An Emptying Nest

I am running out of children.

I used to have five children all in one house (sometimes seven when Andrew’s children were here at weekends and during the holidays).

We are down to three now with the lockdown, Michael having moved out (again) and Caitlin has already indicated that she will be moving out by mid-2021 (ever the accountant, she is so organised that she has given me over a year’s notice.) Shannon announced her intention of moving in with Caitlin while she is still at UCT (not so sure how Caitlin feels about that, but I think Shannon is planning on moving where the family cook goes.)

So poor Liam may be stuck with the old folk while he is still dependent on me. One mean older sib once said to him,’You know, Liam, one day that chore chart is just going to say ‘Liam’ for all chores… every day.’ (Said mean older brother’s main reason for moving out was to avoid chores at the time – he now boasts a beautifully clean apartment – go figure!)

But one day they will all be gone… and so will the most important part of my life’s work. It’s hard to believe how much we have survived over the last 19 years, the kids and me. From stepping off the plane (My sister said we looked like refugees – we were in a way) from the USA days after a plane had crashed in Queens in New York and the whole world seemed to have gone mad with fear of travel, post 9-11, to yet another world crisis, this time with COVID-19 lockdowns wordwide and again travel paranoia and bans.

I shall never forget that fateful day when the custom’s official at Cape Town International Airport stamped my passport after the better part of two days travelling alone across the Atlantic with four children and one onboard. ‘Welcome home,’ he said and wished my eldest happy birthday (He was just 10) and I knew I’d be okay, despite all that lay ahead, because we were home.

I set about ensuring that we always had a place where the children would feel safe and loved and would be exposed to the richness of literature and learning. Who knew the joy and love that I would find along the way! With Liam being in Grade 12 this year though, I face the beginning of the end of that long journey to educate and nurture them to be happy and generous humans. Soon Liam will be on his way to being a real estate mogul (with his dog charity on the side of course) and Andrew and I shall have to talk to one another.

Empty Nest Syndrome looms. It is true that as each of the others have left, I have suffered a sense of grief and loss quite profoundly. Once my whole life revolved around the routine of caring for them and now days can go by without speaking to my older boys, one of whom is in Gauteng, or my heart children (my stepson and step-daughter) one of whom is in Stellenbosch at university; the other donating his body to medical science as a live COVID-19 experiment in the UK, I kid you not. (There is something so noble and yet so insane about that! But so typical of our Mika). Now these young people are on their own flights, their own soaring destinies and it is time for Mama Bear to step back and wave goodbye. I suppose that metaphor is not so good now that planes have been grounded again, but soon they like my children will fly again, just as the world recovered from 9-11.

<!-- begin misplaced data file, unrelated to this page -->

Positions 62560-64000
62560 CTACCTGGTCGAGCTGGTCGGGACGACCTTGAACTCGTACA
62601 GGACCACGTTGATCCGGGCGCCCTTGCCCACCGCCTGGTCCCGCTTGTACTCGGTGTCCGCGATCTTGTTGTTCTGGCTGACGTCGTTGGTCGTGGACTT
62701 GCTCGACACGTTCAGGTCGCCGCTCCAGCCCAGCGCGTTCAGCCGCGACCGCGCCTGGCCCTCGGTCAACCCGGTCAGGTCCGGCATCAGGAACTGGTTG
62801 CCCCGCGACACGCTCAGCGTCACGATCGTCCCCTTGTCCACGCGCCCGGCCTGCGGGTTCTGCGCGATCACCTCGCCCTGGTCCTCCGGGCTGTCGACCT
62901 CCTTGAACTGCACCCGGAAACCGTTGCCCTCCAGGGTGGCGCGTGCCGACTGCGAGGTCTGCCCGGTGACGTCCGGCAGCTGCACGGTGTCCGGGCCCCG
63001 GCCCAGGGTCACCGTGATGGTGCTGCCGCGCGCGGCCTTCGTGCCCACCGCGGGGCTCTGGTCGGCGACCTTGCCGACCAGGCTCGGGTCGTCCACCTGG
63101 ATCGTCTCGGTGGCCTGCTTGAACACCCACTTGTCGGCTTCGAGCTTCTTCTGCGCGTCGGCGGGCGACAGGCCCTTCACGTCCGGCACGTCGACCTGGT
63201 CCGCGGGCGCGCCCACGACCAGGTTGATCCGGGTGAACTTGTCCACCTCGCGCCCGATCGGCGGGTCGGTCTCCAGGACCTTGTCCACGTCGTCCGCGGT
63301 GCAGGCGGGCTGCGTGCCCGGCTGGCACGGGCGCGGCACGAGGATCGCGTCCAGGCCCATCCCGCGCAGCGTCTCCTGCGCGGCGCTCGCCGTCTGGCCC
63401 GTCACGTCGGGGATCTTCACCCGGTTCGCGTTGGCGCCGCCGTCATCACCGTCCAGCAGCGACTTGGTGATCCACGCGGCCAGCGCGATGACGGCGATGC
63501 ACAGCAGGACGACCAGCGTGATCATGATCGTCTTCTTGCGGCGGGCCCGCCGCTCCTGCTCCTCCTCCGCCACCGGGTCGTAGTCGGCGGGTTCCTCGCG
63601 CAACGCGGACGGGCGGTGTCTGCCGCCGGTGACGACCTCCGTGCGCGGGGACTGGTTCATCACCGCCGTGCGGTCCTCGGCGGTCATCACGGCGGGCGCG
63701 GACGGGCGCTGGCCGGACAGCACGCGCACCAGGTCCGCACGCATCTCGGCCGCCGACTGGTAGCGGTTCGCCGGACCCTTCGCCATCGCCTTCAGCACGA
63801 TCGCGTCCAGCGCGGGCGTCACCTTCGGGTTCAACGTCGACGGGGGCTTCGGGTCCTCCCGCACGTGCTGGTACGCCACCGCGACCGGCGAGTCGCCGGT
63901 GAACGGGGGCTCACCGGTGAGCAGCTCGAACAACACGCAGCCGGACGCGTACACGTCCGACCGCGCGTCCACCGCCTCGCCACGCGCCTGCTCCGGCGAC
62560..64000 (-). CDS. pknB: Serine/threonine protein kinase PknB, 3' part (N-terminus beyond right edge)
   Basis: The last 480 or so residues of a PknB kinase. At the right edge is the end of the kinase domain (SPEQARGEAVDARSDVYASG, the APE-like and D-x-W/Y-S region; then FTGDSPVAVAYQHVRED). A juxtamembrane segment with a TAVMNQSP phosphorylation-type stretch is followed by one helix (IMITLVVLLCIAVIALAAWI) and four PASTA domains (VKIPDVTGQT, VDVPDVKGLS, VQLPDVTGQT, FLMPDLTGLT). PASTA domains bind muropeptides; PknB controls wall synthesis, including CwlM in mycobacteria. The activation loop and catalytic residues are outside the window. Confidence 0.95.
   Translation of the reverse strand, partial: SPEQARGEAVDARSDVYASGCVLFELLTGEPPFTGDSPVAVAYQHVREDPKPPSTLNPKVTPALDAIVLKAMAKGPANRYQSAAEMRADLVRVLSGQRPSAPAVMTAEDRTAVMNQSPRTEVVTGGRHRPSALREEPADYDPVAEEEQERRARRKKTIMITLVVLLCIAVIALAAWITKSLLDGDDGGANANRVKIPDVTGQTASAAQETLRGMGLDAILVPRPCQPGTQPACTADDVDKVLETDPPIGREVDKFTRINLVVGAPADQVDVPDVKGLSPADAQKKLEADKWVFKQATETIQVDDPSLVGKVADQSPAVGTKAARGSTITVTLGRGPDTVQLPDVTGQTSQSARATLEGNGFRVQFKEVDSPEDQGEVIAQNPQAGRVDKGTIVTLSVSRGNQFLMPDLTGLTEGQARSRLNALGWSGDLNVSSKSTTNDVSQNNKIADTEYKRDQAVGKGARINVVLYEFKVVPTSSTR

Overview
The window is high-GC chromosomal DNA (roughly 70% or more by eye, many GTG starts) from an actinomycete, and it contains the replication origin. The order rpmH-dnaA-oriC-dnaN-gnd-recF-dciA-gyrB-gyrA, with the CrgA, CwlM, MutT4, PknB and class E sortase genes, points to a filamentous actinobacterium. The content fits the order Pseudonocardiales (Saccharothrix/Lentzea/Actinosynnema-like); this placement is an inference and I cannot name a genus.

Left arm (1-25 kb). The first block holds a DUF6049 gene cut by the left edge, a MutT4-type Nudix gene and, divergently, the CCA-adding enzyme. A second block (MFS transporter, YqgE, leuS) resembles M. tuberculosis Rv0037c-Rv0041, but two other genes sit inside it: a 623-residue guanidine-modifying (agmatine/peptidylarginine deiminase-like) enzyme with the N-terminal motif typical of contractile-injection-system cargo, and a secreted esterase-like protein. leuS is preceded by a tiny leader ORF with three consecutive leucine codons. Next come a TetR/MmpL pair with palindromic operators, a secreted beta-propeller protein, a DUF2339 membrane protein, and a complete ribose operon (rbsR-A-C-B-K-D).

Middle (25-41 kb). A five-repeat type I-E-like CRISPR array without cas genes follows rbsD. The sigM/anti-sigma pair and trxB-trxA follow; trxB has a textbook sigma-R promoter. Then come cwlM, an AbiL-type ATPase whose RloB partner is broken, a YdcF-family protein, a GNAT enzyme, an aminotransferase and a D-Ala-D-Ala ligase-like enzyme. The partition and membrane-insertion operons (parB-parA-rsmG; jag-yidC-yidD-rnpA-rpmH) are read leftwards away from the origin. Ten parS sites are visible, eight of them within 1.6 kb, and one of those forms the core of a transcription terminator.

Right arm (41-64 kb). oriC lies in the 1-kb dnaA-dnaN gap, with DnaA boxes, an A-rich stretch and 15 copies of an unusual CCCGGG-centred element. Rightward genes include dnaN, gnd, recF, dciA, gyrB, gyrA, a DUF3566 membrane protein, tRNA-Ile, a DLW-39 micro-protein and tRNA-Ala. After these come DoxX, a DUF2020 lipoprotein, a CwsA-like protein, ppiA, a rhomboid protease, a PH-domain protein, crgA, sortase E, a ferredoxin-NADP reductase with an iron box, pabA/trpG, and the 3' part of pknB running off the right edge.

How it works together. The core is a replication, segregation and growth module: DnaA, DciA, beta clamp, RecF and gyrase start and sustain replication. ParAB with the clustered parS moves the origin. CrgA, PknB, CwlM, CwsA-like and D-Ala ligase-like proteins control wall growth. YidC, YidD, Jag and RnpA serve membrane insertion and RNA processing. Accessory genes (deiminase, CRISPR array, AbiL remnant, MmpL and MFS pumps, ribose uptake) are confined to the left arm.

The thing about family though, is that if there is a bond, they never go for good (and I am not referring to the fact that both Sean and Michael left home and then returned, just when I’d given their rooms away to younger siblings, only to leave again on their next adventures.) In September I shall become a mother again for the eighth time (and no, I am not having a midlife-crisis baby, perish the thought – I have my car for that!). Sean will marry the gracious, smart, funny and long-suffering, Jordan, who will make me a mother to another daughter when they marry. Her mother and I refer to each other as the Northern Mother and the Southern Mother already, fortunately not in any Game of Thrones (hey remember that!) kind of way, but in kinship of impending new parenthood. We both agree that this marriage is a union of two humans who bring out the best in the other. (I’m a bit worried about their children one day though – their dogs are hopelessly indulged…)

So the empty nest will one day become a series of many nests that Andrew and I can visit (like cuckoos!). We have joked that between the seven of them they could keep us in meals for a week, but as we kid them, it’s not about what we can get from them as we grow older, it’s the realisation that a whole new adventure extends into the future, with sons-and daughters-in-law to inspire us and grandchildren to feed chocolate cake to and spoil their suppers like my mother did when Sean was little, who will make us ‘surprised by joy’ as the writer, CS Lewis describes finding God. If there is one thing I have learned over my life it is that love is there, waiting in the depths of despair, to surprise us with joy, as I was when I met Andrew.

And there is God. We are home.

At least there’ll be better wifi.

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…and who knows who will move back in before that!

3 thoughts on “An Emptying Nest

  1. Brilliantly written Colleen. I can relate to that empty nest feeling so well. Incredible journey, so inspiring.


  2. My nest has emptied by one child and soon will with another. Thank goodness they keep coming back and enjoy spending time with the “old folks”.
    Thank you for sharing your story … I enjoyed every line.


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